Depiction of Project Zero

In excess of 80 percent of the aircraft's composition is composite materials, including all of the skin, rotor blades, shroud, and spokes; the structure is almost entirely aluminium and carbon. Materials were selected on the basis of providing the greatest speed at reasonable weight and finance costs.[16] According to the company, the aircraft "employs no hydraulics, doesn’t burn fossil fuel and generates zero emissions."[2] In place of hydraulics, electromechanical actuators have been used for functions such as the retraction of the undercarriage, tilting the nacelles, and actuating the aircraft's elevons; these actuators were purpose-developed by Microtecnica.[8]

Key technologies of Project Zero have been patented; a European Patent, EP2551190(A1), was filed on 29 July 2011 and granted 30 January 2013,[17] while patents (listing James Wang as the inventor) were also granted in parallel in the United States, US2013026303 (A1);[18] Other patents were filed in Korea (KR20130014450 (A)), Japan (JP2013032147 (A)), and China (CN102897317 (A)).[6]

Operational history[edit]

In June 2011, the unmanned demonstrator conducted its first tethered flight at AgustaWestland’s Cascina Costa facility in Italy.[2] It was flown in secured areas multiple times in 2011 and 2012, including flights with and without the ducted shrouds around its tilting rotors; a further modification included an alternative and more advanced set of rotor blades with a non-linear twist and custom airfoils being installed. Flight testing allowed for the fine-tuning of the propulsion system, which resulted in a 30 per cent gain in effective power.[2]

Project Zero has made numerous public appearances since being revealed in March 2013. Flight testing has also continued, this has focused on 1/3rd-scale models rather than the full-scale demonstrator due to the limited flight endurance it possesses. In February 2016, it was announced that a hybrid drive system would be installed on the full-scale aircraft, this is aimed at extending the flight endurance from 10 minutes to 35–45 minutes.[13]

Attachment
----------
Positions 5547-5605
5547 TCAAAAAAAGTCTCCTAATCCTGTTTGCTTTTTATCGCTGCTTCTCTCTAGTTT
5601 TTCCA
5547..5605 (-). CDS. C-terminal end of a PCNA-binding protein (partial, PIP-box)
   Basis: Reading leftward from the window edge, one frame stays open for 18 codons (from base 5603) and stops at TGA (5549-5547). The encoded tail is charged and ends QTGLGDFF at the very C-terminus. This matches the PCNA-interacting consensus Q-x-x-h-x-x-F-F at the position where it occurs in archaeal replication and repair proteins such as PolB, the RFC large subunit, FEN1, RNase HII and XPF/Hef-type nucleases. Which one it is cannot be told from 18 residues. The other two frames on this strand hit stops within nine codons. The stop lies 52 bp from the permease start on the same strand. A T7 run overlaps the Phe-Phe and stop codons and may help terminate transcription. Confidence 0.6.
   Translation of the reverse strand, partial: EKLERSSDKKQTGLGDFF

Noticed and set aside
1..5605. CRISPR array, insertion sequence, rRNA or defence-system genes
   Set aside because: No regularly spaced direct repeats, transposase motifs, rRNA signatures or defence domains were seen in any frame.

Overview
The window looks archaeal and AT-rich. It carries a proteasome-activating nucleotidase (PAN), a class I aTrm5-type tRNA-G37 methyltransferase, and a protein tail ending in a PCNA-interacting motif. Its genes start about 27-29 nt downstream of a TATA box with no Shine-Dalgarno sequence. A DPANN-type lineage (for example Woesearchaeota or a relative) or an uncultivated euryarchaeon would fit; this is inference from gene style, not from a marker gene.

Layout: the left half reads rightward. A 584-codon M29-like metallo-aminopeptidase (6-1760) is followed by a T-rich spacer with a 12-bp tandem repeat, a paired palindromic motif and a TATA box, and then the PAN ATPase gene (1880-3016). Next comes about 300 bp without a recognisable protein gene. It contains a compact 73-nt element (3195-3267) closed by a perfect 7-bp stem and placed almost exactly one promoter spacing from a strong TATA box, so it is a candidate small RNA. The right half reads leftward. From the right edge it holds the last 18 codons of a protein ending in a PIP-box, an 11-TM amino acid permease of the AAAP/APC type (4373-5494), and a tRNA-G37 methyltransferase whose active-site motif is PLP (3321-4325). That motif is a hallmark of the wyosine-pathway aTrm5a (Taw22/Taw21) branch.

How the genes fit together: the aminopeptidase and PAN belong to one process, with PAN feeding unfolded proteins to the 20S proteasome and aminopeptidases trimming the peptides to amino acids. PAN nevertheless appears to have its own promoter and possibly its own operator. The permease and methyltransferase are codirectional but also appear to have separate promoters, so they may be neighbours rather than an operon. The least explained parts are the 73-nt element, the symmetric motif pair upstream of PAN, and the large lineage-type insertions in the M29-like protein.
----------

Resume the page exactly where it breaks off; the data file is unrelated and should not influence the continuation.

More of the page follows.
See also[edit]

External video
News coverage of Project Zero at the Paris Air Show 2013
News report in 2016 on Project Zero
Related development

AgustaWestland AW609

Related lists

References[edit]

Citations[edit]

  1. ^ Coxworth, Ben. "AgustaWestland unveils world's first electric tilt rotor aircraft." Gizmag, 7 March 2013.
  2. ^ a b c d e f g Vertiflite June 2013, p. 10.
  3. ^ a b c d e Vertiflite 2013, p. 11.
  4. ^ Vertiflite 2013, p. 13.
  5. ^ Vertiflite 2013, pp. 12–13.
  6. ^ a b c d e f g h Vertiflite 2013, p. 12.
  7. ^ Vertiflite 2013, pp. 13-14.
  8. ^ a b c d e f "Project Zero: All-Electric Tilt Rotor Technology Demonstrator International Collaboration" AgustaWestland, 21 March 2013.
  9. ^ a b c d Vertiflite 2013, p. 14.
  10. ^ "Unveils "Project Zero" Tilt Rotor Technology Demonstrator". AgustaWestland. 4 March 2013. Archived from the original on 5 May 2013. 
  11. ^ a b "Project Zero: Half plane, half helicopter" BBC News, 20 June 2013.
  12. ^ "AHS International Announces 2014 Recipients of its Prestigious Awards". AHS International, 31 March 2014.
  13. ^ a b Perry, Dominic. "SINGAPORE: Project Zero tiltrotor to gain diesel engine." Flight International, 16 February 2016.
  14. ^ a b Shaffer, Leslie. "Project Zero electric helicopter by AgustaWestland on show at Singapore Airshow."[permanent dead link] CNBC, 16 February 2016.
  15. ^ Perry, Dominic. "Paris: Project Zero tiltrotor makes Paris debut" Flight International 18 June 2013.
  16. ^ Vertiflite 2013, pp. 11-12.
  17. ^ "Espacenet — Original document". Worldwide.espacenet.com. Retrieved 29 April 2013. 
  18. ^ "Espacenet —Original document". Worldwide.espacenet.com. Retrieved 29 April 2013. 

Bibliography[edit]

External links[edit]